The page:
At the start of 2001, downtown Baton Rouge didn’t have a single hotel room — a deficiency that city leaders agreed would stifle their aspirations of making the area a thriving tourist destination.
Tourism and downtown officials then set a goal of building out more than 1,200 hotel rooms in the area, with the hopes of being able to attract more high-profile conventions and performances to the River Center.
Today, downtown boasts five hotels, along with two that are underway or in the planning stages, thanks in large part to public incentives offered to hotel developers that give them all or part of the sales taxes that would otherwise flow into government coffers.
Even with the enormous improvement in downtown accommodations, city leaders are still focused on luring more hotels to the area. But some industry representatives counter that it may be time to pump the brakes, concerned that the downtown Baton Rouge hospitality market is now overcrowded.
There are 896 open hotel rooms between the Belle of Baton Rouge, Hilton Baton Rouge Capitol Center, Hotel Indigo, Hampton Inn and Suites and the recently opened Holiday Inn Express. All of those hotels, except the Belle, which has an attached casino, benefit from tax increment financing. For example, Hilton’s TIF, the first issued and most generous, allows the hotel to keep about $900,000 a year in taxes.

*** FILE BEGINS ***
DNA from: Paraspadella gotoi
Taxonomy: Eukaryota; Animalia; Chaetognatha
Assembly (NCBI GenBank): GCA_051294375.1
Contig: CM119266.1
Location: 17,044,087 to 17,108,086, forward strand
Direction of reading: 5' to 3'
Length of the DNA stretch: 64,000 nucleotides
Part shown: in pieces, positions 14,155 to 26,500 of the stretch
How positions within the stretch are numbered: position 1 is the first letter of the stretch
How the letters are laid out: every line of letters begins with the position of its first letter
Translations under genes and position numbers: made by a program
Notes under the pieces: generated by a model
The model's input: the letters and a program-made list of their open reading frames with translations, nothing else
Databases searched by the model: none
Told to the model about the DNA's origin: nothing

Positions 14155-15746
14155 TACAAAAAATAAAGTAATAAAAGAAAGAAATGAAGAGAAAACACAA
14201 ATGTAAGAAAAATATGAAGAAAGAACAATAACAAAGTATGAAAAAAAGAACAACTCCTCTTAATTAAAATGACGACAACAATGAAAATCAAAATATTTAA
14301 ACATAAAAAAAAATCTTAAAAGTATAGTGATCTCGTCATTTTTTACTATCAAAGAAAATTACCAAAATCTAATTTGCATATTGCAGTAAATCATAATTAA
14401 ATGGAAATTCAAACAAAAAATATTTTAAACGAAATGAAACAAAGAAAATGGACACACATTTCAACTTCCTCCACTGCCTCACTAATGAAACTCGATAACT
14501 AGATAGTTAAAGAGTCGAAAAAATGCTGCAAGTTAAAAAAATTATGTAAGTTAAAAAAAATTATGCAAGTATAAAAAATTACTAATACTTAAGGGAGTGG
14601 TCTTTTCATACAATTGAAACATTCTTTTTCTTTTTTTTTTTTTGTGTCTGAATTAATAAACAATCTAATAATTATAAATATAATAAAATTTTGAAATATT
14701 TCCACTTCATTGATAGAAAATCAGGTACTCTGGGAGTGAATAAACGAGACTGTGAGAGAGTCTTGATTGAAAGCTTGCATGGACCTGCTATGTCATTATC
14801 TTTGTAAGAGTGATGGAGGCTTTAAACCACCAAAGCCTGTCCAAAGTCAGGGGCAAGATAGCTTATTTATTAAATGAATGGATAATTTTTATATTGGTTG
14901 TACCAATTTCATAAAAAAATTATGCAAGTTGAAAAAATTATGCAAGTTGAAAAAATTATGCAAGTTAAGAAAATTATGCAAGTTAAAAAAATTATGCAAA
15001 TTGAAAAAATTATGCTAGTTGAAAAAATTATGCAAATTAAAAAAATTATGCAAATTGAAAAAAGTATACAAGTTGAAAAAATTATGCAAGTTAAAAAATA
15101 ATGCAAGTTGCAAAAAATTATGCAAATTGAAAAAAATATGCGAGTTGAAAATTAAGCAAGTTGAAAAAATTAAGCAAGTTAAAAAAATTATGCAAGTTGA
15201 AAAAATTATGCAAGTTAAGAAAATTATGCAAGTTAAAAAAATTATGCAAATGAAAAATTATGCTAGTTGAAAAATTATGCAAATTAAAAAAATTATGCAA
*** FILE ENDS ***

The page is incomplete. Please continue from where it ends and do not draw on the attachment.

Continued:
The latest hotel proposal — the Courtyard by Marriott slated for Third and Florida streets — is seeking TIF approval, in which the city rebates back to the hotel its 2 percent local sales taxes. The Baton Rouge Metro Council is expected to vote on the incentive at its meeting Wednesday.
Recently, an email exchange between the two developers who are building the two newest downtown hotels surfaced that suggested the market couldn’t sustain both competing operations.
In a March 20 email, Bo Aughtry, developer of the Marriott Courtyard, wrote Mike Wampold, who is developing the Watermark Baton Rouge, a Marriott Autograph hotel a few blocks away in the former State Office Building, encouraging him to “re-examine alternatives — or even delay development.”
“We will all be damaged with added room supply in a market that already suffers,” wrote Aughtry, who also developed the Hampton Inn downtown.
Aughtry said the downtown market “remains quite soft with the Hilton offering $96-99 rates to all large accounts — incredible.”
With the exception of the Hampton Inn, Aughtry said none of the downtown hotels will break 70 percent for annual occupancy rates. Industry leaders say about 70 percent or higher is the average annual occupancy rate for a healthy hotel market.
Contacted about the email, Aughtry said he could not comment at this time.
Wampold, whose project has already received a 2 percent TIF approval, said in an interview that he takes Aughtry at his word about the downtown market conditions.
Wampold doesn’t own hotels in downtown Baton Rouge, but he developed the Renaissance hotel on Bluebonnet Boulevard, a project that gives him access to some hotel data.